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Pete Rose thinks Bud Selig will reinstate him. He may not be crazy.

Jun 16, 2014, 11:03 AM EDT

pete rose getty Getty Images

Pete Rose is doing that publicity stunt managerial gig tonight, and since it’s about the publicity he’s doing interviews. And, since he’s doing interviews, he’s waxing optimistic about his chances to get back in the game:

Really, where I belong is back in baseball. I still believe it can happen.”

Yes, he’s talking within seven months, before Commissioner Bud Selig leaves office Jan. 24, 2015.

“To be honest with you,” Rose says, “I really haven’t given up on Bud giving me a second chance.”

I used to laugh at this sort of thing, as baseball has never shown any intention of reinstating Rose. But part of me is starting to wonder if Selig won’t issue a pardon as he leaves office. For a couple of reasons. First, to keep the Rose issue from being one that bothers his successor every couple of years. Second, and more importantly, for legacy reasons.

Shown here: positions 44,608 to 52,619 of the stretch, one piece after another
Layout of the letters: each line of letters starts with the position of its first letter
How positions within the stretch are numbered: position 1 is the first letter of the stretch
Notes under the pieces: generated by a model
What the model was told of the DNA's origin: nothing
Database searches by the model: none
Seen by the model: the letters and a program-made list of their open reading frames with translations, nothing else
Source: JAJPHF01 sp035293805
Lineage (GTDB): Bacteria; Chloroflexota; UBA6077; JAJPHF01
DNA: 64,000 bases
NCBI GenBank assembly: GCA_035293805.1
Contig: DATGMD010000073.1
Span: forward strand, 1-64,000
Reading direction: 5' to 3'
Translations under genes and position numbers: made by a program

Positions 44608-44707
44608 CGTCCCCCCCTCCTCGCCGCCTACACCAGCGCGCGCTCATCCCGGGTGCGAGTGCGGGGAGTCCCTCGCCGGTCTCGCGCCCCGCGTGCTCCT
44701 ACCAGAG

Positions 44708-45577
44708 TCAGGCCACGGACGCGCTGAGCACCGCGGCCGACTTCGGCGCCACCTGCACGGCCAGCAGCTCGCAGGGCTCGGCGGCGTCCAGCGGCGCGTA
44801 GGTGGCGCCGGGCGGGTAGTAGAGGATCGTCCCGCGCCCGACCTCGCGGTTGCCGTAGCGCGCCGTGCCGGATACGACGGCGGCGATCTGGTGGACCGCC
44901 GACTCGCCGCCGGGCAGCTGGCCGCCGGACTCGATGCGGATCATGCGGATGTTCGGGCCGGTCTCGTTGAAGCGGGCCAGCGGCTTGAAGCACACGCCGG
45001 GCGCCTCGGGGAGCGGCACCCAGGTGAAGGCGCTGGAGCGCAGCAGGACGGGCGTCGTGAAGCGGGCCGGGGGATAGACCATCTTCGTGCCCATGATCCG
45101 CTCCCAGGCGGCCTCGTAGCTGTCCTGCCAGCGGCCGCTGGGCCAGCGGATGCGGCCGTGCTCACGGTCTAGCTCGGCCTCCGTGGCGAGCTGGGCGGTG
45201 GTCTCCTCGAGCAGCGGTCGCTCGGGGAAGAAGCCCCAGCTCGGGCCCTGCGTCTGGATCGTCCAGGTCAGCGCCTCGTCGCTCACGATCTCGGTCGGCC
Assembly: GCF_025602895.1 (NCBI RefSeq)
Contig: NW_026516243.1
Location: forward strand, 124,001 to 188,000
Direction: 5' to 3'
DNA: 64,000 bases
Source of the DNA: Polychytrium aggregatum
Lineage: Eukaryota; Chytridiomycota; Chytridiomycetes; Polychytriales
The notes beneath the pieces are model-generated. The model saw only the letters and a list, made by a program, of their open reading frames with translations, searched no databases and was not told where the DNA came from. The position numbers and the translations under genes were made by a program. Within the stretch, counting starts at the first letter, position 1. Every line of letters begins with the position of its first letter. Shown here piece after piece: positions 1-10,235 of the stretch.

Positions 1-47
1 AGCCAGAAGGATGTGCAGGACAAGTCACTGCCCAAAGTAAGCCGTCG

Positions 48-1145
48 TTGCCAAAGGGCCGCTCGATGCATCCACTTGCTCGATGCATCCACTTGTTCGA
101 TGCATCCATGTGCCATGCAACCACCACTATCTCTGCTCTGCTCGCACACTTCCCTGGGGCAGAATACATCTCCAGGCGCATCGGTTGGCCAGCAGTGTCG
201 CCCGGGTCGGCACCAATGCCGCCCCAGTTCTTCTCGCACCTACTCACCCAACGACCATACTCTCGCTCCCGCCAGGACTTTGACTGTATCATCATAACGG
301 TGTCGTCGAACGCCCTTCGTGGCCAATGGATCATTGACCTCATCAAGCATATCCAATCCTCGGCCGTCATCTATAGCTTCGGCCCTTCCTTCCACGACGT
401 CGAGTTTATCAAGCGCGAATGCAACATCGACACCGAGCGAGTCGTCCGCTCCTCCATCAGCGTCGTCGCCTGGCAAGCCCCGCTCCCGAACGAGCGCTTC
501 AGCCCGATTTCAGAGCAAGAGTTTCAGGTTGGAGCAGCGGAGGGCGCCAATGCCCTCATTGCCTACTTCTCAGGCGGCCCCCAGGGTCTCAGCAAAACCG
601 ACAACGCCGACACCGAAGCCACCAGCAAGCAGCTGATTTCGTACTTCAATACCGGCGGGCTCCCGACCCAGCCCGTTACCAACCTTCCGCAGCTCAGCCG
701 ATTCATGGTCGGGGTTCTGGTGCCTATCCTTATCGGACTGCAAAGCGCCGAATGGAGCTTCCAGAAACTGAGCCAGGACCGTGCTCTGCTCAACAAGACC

I never would’ve thought that Selig would have pursued the Biogenesis case in the aggressive and arguably extra-legal manner in which he did. But Selig was a motivated man. Motivated to make A-Rod, and not himself, the face of steroids in baseball. That’s a man who is conscious of his legacy. Rose is obviously a different case — he was his predecessors’ issue — but he is still an immensely popular figure among fans. Imagine what the stories would look like if Rose were reinstated as Selig leaves baseball. He enters amid labor turmoil, fan indifference and drug abuse. He leaves with baseball riding high, the druggies cast out and as the man who brought Pete Rose back. And hell, maybe Shoeless Joe. It’s feel-good stuff for people who either don’t know or don’t care about the history of gambling in baseball. It’s a huge boon to the Hall of Fame too.